Stereology, the science of estimating three-dimensional quantities from two-dimensionally acquired measurements, has historically been the sole technique for microstructural quantification. Over the last decade, 3D characterization has begun to replace stereology with direct 3D quantification. While direct 3D quantification offers several advantages over stereology such as the absence of sectioning variation and superior quantification of complex shapes, it is not without its limitations.
Many in the 3D materials science community recognize the limited statistical confidence in most reconstructed volumes. Therefore, one objective of this work involved the use statistical tools such as random sampling and bootstrapping to establish quantitative relationships between sampled volume size and measurement precision for a variety of metrics across several microstructures. These quantitative relationships offered a unique opportunity. By determining analogous relationships between the precisions of two-dimensionally acquired metrics versus the amount of sampled area, a comparison between the representative area element (RAE) and representative volume element (RVE) has be made for a given precision. Such a comparison has served to advance the understanding of the influence of sectioning variation on stereological precision. Quantified relationships for several titanium microstructures will be presented along with a methodology to determine such relationships in other microstructures.
In addition to exploring the influence of sectioning variation on various stereological metrics, 3D characterization can serve to either validate or invalidate stereological assumptions. A common stereological metric is the mean linear intercept. Measured from a series of random lines placed within a segmented microstructure, the mean linear intercept has been employed to estimate three-dimensional quantities such as the mean diameter of spheroidal precipitates and mean width of plate-like features. In both cases, the constitutive equations rely of several assumptions regarding the shape and size distribution of the intercepted features. For features such as equiaxed-a and a-laths in a+ß titanium alloys, this thesis will explore the validity of these assumptions and determined the sensitivity of stereological quantification to deviations from such assumptions.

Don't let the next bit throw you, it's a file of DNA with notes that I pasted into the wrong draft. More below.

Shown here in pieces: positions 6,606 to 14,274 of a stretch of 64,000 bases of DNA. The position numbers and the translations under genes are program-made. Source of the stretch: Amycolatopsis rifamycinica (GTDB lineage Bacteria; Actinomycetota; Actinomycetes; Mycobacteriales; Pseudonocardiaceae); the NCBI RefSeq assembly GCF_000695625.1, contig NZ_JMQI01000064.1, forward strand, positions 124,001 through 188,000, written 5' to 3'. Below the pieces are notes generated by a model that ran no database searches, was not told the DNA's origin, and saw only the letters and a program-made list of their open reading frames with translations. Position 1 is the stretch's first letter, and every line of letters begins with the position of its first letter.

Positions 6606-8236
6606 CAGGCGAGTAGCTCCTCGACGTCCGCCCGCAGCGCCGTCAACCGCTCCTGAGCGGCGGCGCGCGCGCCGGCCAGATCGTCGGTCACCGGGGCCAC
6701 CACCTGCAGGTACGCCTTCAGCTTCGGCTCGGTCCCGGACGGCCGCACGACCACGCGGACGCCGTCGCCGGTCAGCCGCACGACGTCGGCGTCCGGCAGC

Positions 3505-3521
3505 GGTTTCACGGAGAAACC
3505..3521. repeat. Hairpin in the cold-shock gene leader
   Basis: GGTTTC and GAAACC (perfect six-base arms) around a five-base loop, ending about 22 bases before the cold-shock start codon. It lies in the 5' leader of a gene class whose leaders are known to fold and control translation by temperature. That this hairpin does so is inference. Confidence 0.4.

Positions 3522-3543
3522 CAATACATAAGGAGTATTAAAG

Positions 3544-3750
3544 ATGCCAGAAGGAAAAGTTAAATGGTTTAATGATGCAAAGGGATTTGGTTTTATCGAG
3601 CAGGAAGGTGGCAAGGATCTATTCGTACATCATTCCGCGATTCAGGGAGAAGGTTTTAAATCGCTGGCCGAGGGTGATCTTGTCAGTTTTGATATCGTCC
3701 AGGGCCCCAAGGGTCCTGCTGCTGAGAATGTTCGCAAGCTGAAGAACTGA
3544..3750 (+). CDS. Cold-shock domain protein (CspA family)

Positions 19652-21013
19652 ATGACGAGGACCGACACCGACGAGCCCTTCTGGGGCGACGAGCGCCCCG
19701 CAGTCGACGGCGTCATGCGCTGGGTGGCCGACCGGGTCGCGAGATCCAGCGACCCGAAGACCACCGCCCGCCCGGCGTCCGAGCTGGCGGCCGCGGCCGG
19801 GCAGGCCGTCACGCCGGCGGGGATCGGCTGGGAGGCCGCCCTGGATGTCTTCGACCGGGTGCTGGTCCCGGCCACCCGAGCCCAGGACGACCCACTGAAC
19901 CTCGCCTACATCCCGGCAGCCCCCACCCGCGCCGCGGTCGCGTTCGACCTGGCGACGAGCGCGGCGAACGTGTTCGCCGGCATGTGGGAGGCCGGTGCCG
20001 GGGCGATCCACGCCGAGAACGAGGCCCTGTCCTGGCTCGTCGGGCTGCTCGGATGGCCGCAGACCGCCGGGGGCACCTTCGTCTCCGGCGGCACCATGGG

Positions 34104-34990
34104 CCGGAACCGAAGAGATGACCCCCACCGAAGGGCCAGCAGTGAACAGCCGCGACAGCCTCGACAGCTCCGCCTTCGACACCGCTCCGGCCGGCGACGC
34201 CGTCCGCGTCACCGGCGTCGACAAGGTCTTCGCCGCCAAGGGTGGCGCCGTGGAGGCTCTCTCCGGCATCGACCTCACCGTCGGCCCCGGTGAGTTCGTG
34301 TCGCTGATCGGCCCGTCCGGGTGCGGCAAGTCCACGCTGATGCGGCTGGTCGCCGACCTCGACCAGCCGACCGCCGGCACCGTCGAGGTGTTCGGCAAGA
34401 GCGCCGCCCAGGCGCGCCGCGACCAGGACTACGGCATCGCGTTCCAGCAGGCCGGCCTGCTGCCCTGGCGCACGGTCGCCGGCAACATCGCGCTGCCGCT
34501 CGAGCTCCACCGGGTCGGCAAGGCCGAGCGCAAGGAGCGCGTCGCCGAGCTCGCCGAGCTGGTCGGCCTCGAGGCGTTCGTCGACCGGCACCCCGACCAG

Three-dimensional materials characterization has undoubtedly advanced the understanding of numerous materials science phenomena and revealed the complexity of various microstructural features. The increasing number of applications of 3D characterization has established a series of processing procedures, the majority of which involve post-acquisition processing and analysis. As data acquisition techniques continue to advance and emerge, the need for more robust, materials science focused, analytical 3D software has become evident. This has led to the development of an all-inclusive, user-friendly software package known as MIPAR™ (Materials Image Processing and Automated Reconstruction). MIPAR™ was written and developed within the MATLAB™ environment, but is deployable as a standalone cross-platform application. MIPAR™ is structured around a modular layout. With a total of five modules, MIPAR™ was designed to handle all post-acquisition stages of 3D characterization: alignment, pre-processing, segmentation, visualization, and quantification. Its development has both driven the implementation of several 2D/3D filtering, segmentation, and quantification tools, and yielded a framework which can easily absorb additional processing techniques and serve as a launching platform for efficient algorithm development, implementation, and deployment.
In this work, MIPAR™, and the developed algorithms which it contains, have been applied for the 2D and 3D characterization of various titanium alloys. In the area of 3D characterization, results of MIPAR’s application have included validation of long-standing stereological relationships, the emergence of an assumption-free metric for estimating plate-like feature thickness, and the successful segmentation of challenging microstructural features known as a-colonies. With regard to 2D characterization, MIPAR™ has proven an effective platform for rapid microstructural characterization, where the results have been correlated with local mechanical properties and revealed a strong relationship between a-lath thickness and the degree of local strain. Furthermore, an advanced algorithm has been developed and applied for the segmentation of different phases from atomic-resolution electron micrographs and has also permitted a quantification of their structural interface width.
This thesis was able to accomplish many of its objectives and in some cases close areas of formerly open research. However, many areas still offer exciting opportunities for future work. The subjects of such work will be discussed in detail throughout the subsequent chapters.